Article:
Kerala Chief Minister Pinarayi Vijayan on Monday sent a letter to all fellow chief ministers, calling on them to oppose the new cattle slaughter rules issued by the Centre which bans the sale of cattle meant for slaughter at animal markets around the country. In his letter, Vijayan calls the new rules “anti-federal, anti-democratic and anti-secular,” and calls on chief ministers to assert their federal rights as the rules are an “impermissible encroachment into the domain of the State.”
The new rules, which were issued last week, prohibit the trade of cattle meant for slaughter at open markets, a move that many said would lead to an effective ban on cattle slaughter for much of the country, even though the government insists that is not its objective. Analysts have argued that the rules go beyond the objectives laid out in the Prevention of Cruelty to Animals Act, under which they are framed, an argument that Vijayan too makes in his letter.
Vijayan had already written a letter to Prime Minister Narendra Modi asking him to take back the rules, saying they would have a severe impact on the rural economy, while protests were held across Kerala against an act that many saw as the Centre imposing its anti-beef morals.
On Monday, West Bengal Chief Minister Mamata Banerjee too said that she would be challenging the rules in court, insisting that they are unconstitutional. The Karnataka government has suggested that it will do the same.
Below is the full text of Vijayan’s letter to the other chief ministers, which he also posted on his Facebook page.
I am sure that you are already conversant with the Notification containing the Prevention of Cruelty to Animals (Regulation of Livestock Markets) Rules, 2017 issued by the Ministry of Environment, Forest and Climate Change on 23rd May, 2017. The Rules impose a number of restriction on cattle trade which would have serious repercussions on the livelihood of millions of people, especially those in the agricultural sector, in our country.
It appears strange that the Rules are promulgated under the Prevention of Cruelty to Animals Act, 1960 since they have nothing to do with the objects of the Act. Neither are the Rules covered by the express delegation of legislative powers contained in the Act. Hence it is nothing but a covert attempt to usurp the powers of State legislatures in the guise of rules under a Central Act. The subjects covered by the Rules belong to entries 15 and 18 of the State List in the Constitution. This impermissible encroachment into the domain of the State Legislatures is a clear violation of the spirit of federalism, which is acclaimed as one of the basic features of the constitution..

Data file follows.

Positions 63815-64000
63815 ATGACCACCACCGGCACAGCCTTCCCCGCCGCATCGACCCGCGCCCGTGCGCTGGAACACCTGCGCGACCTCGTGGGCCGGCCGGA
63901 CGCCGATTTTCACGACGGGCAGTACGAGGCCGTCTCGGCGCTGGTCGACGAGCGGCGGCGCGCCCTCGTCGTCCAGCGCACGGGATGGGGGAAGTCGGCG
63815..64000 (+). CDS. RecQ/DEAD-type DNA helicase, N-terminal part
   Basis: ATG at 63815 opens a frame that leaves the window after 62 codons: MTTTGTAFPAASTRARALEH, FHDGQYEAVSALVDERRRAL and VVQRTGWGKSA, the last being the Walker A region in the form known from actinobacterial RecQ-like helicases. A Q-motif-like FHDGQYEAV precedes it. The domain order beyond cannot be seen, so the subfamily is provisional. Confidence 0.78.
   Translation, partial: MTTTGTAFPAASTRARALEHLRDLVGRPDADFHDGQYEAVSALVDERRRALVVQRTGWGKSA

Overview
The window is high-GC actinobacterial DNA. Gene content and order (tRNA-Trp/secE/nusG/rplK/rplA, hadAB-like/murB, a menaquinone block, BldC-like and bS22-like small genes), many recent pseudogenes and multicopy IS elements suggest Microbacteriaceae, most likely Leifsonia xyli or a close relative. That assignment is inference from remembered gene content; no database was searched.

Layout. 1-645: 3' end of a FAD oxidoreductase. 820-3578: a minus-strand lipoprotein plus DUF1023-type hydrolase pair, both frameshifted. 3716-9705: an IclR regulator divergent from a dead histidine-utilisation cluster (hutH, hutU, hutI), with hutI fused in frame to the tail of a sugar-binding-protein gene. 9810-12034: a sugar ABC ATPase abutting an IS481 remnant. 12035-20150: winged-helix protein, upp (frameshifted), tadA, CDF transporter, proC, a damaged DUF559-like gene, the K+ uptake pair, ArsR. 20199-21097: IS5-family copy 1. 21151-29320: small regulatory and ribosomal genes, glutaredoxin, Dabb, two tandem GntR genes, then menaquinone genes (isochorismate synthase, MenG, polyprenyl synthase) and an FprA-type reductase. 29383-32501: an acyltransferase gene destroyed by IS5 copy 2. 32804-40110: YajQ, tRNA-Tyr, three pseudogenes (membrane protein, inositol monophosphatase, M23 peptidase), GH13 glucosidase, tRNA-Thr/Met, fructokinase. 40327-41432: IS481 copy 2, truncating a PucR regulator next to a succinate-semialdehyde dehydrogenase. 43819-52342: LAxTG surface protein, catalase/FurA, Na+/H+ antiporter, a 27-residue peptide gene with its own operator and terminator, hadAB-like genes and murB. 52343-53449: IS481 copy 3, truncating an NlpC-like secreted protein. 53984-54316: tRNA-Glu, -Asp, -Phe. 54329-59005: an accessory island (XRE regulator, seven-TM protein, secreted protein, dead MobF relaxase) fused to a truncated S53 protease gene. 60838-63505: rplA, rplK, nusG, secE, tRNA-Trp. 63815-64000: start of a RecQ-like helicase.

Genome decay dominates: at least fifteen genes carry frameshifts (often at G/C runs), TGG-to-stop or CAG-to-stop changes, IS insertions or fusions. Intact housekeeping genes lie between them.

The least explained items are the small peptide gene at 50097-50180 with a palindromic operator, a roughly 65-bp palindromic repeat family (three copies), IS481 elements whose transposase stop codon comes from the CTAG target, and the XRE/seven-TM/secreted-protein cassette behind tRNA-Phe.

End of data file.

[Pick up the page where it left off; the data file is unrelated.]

The Rules, by imposing unreasonable restriction on the fundamental right to carry on any trade or occupation under Article 19 (1) (g) of the Constitution, will not stand the test of constitutionality. They also violate the basic right of a person to freedom of choice regarding his food.
It is rather unfortunate that such a drastic measure, producing serious consequences, was introduced in exercise of the rule making power, surpassing the elected representatives of the people and avoiding any public debate. This is nothing but a negation of the democratic principle, which is indisputably accepted as forming part of the basic structure of the Constitution.
Apart from the Constitutional and legal infirmities of the Rules, the disastrous consequences which are likely to arise if these Rules are brought into force make one shudder. It will definitely produce a chaotic situation in the rural agricultural economy in all the States.
Unless we stand together and oppose this anti-federal, anti-democratic and anti-secular move, it may mark the beginning of a series of similar measures aimed at destroying the federal democratic fabric and secular culture of our country. I would therefore fervently appeal to you to convey your objection to the 2017 Rules under the Prevention of Cruelty to Animals Act to the Prime Minister, and to request him to withdraw the Rules introduced without any consultation with the States. Since the matters dealt within the Rules squarely fall within the purview of State Legislatures, the State Governments may be allowed to formulate necessary policies and laws to suit the socio-cultural and economic milieu of the State.
I have already brought these matters to the kind attention of the Prime Minister in a letter dated May 27th, 2017. A copy of the letter is attached for your kind perusal.